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The threats posed by climate change are growing every day, and they threaten severe impacts on public health, society, and housing.
As climate change causes more powerful storms like Hurricane Harvey with increased frequency and intensity, housing developers are increasingly interested in disaster resilience.
How Does Climate Change Affect Housing?
Some of America’s most significant cities face the highest risks, as most are near a coast. Worse, these urban hubs contain high populations, capital assets, and ports that influence the national economy.
Protecting the nation and the world’s most populated areas should be at the forefront of every government official’s mind in the immediate future.
Recently published assessments of Califonia cities’ carbon footprint found that, for most coastal California cities, “infill” housing—housing built in urban areas, near transit, jobs, and services—can significantly decrease the overall atmospheric pollution rates.
“The relationship between housing and transportation emissions is not complicated,” explains Kammen, Chair of the Renewable and Appropriate Energy Laboratory at the University of California, Berkeley, told Planetizen. “By making housing shockingly expensive near jobs and transit, cities force low-income and working-class people to live far away from where they work.”
From a research perspective, the main challenge is discovering and developing practical solutions to climate change, housing issues. The report also notes that urban climate change adaptation is garnering international support.
How Different Cities Address Affordable Housing and Climate Change
The City of Santa Cruz recently announced its support of California’s Senate Bill 5, which establishes a state partnership with cities and counties.
It aims to provide an ongoing, sustainable source of funding that will allow Santa Cruz to address its affordable housing shortage.
The bill will also establish a new, state-backed property tax increment program that provides cities and counties the resources they need to subsidize affordable housing. It also offers opportunities to invest in the infrastructure required to support housing. Further, the legislation will encourage investments in housing near job centers to reduce long driving commutes.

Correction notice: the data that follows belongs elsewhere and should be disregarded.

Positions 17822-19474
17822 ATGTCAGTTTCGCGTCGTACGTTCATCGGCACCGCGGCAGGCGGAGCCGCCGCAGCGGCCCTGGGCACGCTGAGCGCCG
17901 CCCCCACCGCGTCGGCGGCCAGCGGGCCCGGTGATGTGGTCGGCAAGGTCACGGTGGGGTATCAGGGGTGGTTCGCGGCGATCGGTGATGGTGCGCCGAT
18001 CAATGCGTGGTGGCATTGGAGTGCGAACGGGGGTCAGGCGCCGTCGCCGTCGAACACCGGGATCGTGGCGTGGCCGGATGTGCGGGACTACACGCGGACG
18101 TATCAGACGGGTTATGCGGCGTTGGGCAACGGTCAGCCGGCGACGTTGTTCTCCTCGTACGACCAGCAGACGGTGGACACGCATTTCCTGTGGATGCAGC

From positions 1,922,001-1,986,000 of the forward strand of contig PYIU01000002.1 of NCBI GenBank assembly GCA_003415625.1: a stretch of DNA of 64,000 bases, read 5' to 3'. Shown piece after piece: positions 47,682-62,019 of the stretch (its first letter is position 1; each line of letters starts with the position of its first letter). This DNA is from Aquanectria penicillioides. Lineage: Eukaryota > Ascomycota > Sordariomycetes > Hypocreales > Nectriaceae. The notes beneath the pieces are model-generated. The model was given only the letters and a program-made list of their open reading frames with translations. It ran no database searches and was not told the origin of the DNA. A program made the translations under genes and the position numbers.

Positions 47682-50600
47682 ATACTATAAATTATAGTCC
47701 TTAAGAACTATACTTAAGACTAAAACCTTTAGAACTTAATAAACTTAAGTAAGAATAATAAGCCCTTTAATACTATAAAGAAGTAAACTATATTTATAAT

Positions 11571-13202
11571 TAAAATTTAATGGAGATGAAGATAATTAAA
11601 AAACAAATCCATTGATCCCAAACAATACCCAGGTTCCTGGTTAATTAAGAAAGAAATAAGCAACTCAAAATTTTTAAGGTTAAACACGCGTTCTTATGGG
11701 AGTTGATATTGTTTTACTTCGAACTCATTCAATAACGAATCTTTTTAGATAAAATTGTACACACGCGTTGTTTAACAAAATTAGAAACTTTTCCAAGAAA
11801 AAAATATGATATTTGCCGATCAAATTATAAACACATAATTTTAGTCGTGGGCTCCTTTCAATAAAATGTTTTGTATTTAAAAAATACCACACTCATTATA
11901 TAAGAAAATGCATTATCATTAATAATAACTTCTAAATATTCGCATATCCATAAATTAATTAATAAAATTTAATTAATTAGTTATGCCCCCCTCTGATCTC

Their overall goal? Bring the state closer to its intentions of reducing greenhouse gas emissions and addressing climate change.
In Galveston, Texas, a barrier island 30 miles off the Texas Gulf coast, a new affordable housing development called Villas on the Strand kept residents safe and weathered the storm with minimal damage.
“The four fundamental requirements of a home are that it be clean, safe, warm, and dry,” Philip Payne, CEO of Ginkgo Residential, told Shelter Force.
Moreover, 40% of California’s greenhouse gas emissions come from transportation. Worse, that rate is on the rise. Hence significant changes to how communities and transportation systems must be planned, funded, and built.
In Albany, California, city legislators are working together to improving Albany’s jobs/housing ratio will increase the number of employment opportunities in the City. Improving commute distances, mainly if affordably priced housing is located in areas with a high number of jobs and employees can commute to work using alternative modes.
Check out more stories on affordable housing and also read our research review on how the state of housing, transportation, and green space affects Latino Health.